A new study has found some interesting reasons why our patient’s with diabetic foot ulcers (DFU) are adherent or non-adherent to their DFU self-care at home.
The study – led by DFA 2019 Keynote Speaker A/Prof Jaap van Netten – extensively interviewed a selection of 11 Aussie patients with DFU about how they care for their ulcer away from the clinic, and what barriers and solutions they find when performing their self-care.
Common barriers identified by patients were: poor ability to see their ulcer, difficulty applying dressings, difficulty wearing offloading devices and frustrations with slow healing progress.
On the flip side, common solutions identified by patients for those barriers were: integrating DFU self-care into their daily routine, better education and resources to help perform their DFU self-care, better access to help from carers and different strategies to help see if their ulcer is healing or not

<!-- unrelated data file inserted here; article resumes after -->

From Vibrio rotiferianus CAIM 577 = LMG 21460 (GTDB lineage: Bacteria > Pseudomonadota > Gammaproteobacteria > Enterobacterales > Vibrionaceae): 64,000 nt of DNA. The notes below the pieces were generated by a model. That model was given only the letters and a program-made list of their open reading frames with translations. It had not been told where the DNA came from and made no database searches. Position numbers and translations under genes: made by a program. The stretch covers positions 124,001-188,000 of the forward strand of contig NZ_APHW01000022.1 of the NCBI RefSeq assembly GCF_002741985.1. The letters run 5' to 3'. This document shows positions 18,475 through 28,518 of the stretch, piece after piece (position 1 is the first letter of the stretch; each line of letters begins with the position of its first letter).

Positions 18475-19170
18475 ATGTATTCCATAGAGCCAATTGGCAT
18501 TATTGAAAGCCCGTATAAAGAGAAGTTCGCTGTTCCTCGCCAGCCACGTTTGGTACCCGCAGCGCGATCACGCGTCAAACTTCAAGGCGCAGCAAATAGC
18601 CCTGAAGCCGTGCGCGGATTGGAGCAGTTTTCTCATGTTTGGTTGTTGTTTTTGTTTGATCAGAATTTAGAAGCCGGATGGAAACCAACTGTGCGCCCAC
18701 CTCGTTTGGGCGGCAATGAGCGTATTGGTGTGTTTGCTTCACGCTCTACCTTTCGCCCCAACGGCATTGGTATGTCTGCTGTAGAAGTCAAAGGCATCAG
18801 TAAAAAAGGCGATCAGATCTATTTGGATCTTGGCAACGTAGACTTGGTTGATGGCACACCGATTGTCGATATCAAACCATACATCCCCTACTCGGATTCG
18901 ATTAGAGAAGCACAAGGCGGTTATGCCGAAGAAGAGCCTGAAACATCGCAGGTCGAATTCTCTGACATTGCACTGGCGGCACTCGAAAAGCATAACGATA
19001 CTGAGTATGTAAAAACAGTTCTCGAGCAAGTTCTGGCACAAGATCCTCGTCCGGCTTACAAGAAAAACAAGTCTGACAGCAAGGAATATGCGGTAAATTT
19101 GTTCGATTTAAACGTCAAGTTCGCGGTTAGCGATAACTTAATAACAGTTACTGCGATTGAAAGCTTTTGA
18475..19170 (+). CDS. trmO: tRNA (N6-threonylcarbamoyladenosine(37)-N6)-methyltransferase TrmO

The authors recommend that much more research is needed into patient adherence if we are to improve our patients’ DFU outcomes.
But, in the meantime, they suggest clinicians could start by finding out more about their patient’s self-care situation, such as can they see their DFUs progress, their social and carer situation, and their challenges with dressings or offloading. They then suggest clinicians talk with their patients about potential practical solutions that may help their self-care at home, and in turn their healing outcomes.
And if you want to know much, much more about ways to engage our patients in their care, then register superfast for DFA 2019 as Prof van Netten, Prof James Charles and Dr Pam Chen will be talking about just this and much more in The Patient Adherence Session at DFA 2019.